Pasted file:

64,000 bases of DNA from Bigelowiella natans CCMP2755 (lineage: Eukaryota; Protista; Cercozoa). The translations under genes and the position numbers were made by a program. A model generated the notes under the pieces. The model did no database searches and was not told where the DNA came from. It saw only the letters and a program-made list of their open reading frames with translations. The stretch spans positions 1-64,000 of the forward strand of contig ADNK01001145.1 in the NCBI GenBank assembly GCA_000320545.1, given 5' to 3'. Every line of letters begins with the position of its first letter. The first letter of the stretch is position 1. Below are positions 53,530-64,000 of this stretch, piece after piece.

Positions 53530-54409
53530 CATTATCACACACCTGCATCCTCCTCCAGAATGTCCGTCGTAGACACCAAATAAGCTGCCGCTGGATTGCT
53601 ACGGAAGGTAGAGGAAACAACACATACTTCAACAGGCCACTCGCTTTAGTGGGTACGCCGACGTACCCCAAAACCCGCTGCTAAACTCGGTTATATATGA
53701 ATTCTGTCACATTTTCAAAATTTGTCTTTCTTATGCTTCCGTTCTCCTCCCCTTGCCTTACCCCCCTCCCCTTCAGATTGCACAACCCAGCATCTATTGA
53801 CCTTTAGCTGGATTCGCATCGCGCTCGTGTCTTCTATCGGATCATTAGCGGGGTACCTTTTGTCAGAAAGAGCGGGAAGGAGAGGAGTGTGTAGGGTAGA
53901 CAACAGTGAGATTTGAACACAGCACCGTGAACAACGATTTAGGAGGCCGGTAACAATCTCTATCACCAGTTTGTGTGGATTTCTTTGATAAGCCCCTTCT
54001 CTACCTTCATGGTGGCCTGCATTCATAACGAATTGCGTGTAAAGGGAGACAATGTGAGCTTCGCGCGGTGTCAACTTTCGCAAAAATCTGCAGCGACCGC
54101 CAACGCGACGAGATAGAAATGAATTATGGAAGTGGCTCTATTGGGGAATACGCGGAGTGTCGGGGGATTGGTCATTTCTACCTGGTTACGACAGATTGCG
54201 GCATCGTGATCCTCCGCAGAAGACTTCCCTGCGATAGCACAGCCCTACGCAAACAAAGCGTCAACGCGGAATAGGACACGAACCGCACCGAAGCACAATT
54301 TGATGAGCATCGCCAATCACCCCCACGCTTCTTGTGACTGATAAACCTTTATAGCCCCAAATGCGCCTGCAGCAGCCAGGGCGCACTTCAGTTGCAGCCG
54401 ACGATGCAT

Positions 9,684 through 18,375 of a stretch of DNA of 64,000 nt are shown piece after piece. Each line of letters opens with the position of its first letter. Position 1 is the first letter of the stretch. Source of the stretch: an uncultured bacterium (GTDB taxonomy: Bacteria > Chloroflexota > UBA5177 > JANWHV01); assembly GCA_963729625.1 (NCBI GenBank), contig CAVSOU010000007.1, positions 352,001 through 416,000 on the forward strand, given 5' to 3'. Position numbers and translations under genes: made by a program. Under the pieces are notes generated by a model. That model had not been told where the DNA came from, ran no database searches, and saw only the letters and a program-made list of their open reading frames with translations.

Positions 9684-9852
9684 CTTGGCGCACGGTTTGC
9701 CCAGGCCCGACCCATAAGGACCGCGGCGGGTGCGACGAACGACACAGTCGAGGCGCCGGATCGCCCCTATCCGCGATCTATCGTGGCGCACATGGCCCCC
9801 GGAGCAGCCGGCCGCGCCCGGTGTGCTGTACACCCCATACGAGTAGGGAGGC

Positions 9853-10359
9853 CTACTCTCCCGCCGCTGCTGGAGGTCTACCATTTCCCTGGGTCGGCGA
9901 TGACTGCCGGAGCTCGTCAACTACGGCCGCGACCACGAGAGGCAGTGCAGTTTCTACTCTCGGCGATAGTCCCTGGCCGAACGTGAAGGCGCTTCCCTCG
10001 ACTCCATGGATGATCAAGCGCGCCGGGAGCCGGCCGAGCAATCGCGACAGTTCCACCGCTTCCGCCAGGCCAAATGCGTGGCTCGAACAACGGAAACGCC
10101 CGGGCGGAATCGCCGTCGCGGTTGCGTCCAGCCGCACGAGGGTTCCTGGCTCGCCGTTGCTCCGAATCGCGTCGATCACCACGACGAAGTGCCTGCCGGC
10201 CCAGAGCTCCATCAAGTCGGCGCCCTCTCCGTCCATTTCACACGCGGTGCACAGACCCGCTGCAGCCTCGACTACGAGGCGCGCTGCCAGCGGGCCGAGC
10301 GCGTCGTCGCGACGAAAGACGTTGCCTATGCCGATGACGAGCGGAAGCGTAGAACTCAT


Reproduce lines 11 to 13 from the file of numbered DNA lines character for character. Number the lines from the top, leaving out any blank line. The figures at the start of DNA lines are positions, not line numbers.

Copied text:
54301 TGATGAGCATCGCCAATCACCCCCACGCTTCTTGTGACTGATAAACCTTTATAGCCCCAAATGCGCCTGCAGCAGCCAGGGCGCACTTCAGTTGCAGCCG
54401 ACGATGCAT

Positions 9,684 through 18,375 of a stretch of DNA of 64,000 nt are shown piece after piece. Each line of letters opens with the position of its first letter. Position 1 is the first letter of the stretch. Source of the stretch: an uncultured bacterium (GTDB taxonomy: Bacteria > Chloroflexota > UBA5177 > JANWHV01); assembly GCA_963729625.1 (NCBI GenBank), contig CAVSOU010000007.1, positions 352,001 through 416,000 on the forward strand, given 5' to 3'. Position numbers and translations under genes: made by a program. Under the pieces are notes generated by a model. That model had not been told where the DNA came from, ran no database searches, and saw only the letters and a program-made list of their open reading frames with translations.